History

Mayfair Country Club was a portion of a 20,000 acre tract of land purchased in 1848 for $40 by General Joseph Finegan, who later became the commander of the confederate forces in their victory at Olustee, Florida. In 1870 Henry Sanford purchased the tract and sold a portion to Charles Amory, a retired sea captain, who planted citrus trees and the double row of oaks that still line the main entrance of the golf course to this day. Also, his ship-shaped house is still used as a clubhouse (The Oak House Restaurant) for all of the golfers to enjoy dinner & a drink at the rounds end. In the 1950’s, Mayfair Country Club became a tour stop for professional Golfers, with the PGA tour hosting “The Mayfair Inn Open” with golf legends like Arnold Palmer, Gene Sarazen, Sam Snead, Moe Norman and Ben Hogan attending this event multiple times.  This attention attracted some other big names to play the very same grounds, such as Baseball Hall of Famer Babe Ruth.

Today:

The open Layout to Mayfair Country Club was a result of back-to-back high category hurricanes in the early 2000s. Over 200 trees were uprooted and many of which were the historic oaks that surrounded these grounds for hundreds of years. These oaks were responsible for giving Mayfair Country Club a very strong defense to golfer’s tee shots as well as approach shots into the greens. Now the layout seems open and forgiving to the majority of novice golfers today, and there are 4 sets of tees to choose from. These tees range from 5,007 yards to 6,403 yards, which accommodates all golfers of all different skill levels. Mayfair’s fairways tend be wider (as is typical for 1922 design) as well as the loss of some strategic oaks, however, the approaches are challenging enough to ensure that all players will feel competitive as they navigate these grounds.  The city of Sanford is dedicated to restoring this Historic Golf Course and Facilities to an enjoyable atmosphere were golfers can soak in the rich history of Mayfair’s golden past. Golfers visiting Florida absolutely love the professional hospitality they receive at Mayfair Country Club, and can feel the rich history from the 1st tee all the way until the finishing putt.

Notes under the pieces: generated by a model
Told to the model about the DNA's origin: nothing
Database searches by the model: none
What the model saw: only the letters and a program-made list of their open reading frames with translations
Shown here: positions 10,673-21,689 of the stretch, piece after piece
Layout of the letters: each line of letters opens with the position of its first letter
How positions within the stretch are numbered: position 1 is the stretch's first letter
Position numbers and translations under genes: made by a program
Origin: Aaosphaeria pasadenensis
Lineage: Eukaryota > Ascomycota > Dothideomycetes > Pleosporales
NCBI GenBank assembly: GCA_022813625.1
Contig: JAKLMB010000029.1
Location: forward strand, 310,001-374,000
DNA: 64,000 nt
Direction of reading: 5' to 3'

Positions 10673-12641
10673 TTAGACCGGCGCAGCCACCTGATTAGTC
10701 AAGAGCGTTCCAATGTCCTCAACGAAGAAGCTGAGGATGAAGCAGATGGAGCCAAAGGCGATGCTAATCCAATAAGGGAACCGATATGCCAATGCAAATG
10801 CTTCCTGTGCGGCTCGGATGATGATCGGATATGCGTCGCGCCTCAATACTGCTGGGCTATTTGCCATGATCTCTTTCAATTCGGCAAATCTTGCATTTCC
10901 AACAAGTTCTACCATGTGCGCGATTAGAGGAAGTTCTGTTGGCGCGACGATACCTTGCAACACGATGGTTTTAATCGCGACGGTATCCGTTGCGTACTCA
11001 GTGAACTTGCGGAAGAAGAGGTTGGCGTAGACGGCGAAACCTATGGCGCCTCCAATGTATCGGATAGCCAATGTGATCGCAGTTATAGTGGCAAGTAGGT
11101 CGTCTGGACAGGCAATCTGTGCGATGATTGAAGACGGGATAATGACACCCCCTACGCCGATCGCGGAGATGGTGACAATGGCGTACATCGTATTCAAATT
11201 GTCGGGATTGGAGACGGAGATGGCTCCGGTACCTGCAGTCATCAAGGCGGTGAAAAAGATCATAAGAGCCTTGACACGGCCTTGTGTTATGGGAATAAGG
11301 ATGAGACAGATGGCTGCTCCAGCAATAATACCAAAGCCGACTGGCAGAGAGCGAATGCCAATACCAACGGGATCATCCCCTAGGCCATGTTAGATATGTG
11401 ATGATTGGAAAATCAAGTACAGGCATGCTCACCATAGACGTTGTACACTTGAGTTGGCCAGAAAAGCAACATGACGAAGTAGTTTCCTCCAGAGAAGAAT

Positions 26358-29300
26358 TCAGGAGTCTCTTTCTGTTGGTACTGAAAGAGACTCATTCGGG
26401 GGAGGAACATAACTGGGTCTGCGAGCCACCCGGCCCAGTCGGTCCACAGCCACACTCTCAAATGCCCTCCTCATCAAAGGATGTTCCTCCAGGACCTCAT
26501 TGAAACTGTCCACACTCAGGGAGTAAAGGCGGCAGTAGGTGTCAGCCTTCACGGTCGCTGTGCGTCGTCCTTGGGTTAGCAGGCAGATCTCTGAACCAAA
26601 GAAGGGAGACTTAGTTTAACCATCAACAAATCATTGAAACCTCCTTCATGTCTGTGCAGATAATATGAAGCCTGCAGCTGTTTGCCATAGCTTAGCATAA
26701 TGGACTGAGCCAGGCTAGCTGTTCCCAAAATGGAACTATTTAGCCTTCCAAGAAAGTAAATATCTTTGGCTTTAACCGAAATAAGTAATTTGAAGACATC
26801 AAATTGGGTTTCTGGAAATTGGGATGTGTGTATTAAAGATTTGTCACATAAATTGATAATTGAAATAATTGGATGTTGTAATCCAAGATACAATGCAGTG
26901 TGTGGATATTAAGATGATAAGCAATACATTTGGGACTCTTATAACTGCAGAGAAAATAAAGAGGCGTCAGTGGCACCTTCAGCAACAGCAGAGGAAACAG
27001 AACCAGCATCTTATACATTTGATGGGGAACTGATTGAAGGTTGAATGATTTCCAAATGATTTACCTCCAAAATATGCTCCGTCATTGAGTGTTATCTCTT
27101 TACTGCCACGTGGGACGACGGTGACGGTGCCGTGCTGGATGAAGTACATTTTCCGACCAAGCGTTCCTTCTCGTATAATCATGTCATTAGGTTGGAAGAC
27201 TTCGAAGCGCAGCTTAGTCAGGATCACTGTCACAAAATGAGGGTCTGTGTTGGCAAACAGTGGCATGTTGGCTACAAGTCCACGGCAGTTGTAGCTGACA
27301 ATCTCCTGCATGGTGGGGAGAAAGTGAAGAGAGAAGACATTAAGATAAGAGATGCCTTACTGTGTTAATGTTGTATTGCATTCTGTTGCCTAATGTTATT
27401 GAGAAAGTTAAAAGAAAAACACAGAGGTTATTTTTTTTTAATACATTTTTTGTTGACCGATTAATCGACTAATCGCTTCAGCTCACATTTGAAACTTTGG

Local Play:

In 1927, the Sanford golf course was host to a golf match between Walter Hagen and Gene Sarazen. On the 6th hole, a member of the gallery stepped on Gene’s golf ball, and buried it in the ground which resulted in Gene scoring a bogey “5” for the hole. It was not to be Gene Sarazen’s day, because when they arrived on the 13th tee box, Gene’s tee shot struck a spectator in the head resulting in a thirty-yard bounce in to a sand bunker. Walter Hagen won this match 5 and 4.